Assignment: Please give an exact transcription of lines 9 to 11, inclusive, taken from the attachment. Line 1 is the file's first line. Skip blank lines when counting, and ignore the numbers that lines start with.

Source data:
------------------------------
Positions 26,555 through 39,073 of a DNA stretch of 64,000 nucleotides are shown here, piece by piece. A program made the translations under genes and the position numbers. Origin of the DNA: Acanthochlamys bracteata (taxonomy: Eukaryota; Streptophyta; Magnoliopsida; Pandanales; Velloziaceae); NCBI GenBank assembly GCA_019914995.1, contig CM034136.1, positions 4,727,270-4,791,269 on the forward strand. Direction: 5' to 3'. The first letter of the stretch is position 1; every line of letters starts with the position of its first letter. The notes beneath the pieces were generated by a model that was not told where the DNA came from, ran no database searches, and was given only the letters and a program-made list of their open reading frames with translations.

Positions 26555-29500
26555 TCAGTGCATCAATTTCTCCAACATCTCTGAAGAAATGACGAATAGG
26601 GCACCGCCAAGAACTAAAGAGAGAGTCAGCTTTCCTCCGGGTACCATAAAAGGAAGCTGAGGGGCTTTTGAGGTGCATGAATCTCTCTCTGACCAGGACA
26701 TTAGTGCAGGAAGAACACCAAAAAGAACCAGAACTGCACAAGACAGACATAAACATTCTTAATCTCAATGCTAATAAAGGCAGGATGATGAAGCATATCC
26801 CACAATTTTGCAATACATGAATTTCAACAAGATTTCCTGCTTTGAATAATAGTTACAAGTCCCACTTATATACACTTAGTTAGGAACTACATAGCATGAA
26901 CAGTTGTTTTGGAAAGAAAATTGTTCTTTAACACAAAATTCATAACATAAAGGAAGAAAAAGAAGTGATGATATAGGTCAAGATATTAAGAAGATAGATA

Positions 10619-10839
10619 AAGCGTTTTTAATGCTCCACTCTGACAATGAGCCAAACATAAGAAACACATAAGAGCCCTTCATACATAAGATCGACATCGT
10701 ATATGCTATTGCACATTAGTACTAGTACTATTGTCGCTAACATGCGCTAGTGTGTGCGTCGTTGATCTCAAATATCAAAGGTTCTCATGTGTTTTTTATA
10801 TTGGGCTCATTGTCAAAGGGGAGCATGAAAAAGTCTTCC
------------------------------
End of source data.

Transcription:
10619 AAGCGTTTTTAATGCTCCACTCTGACAATGAGCCAAACATAAGAAACACATAAGAGCCCTTCATACATAAGATCGACATCGT
10701 ATATGCTATTGCACATTAGTACTAGTACTATTGTCGCTAACATGCGCTAGTGTGTGCGTCGTTGATCTCAAATATCAAAGGTTCTCATGTGTTTTTTATA
10801 TTGGGCTCATTGTCAAAGGGGAGCATGAAAAAGTCTTCC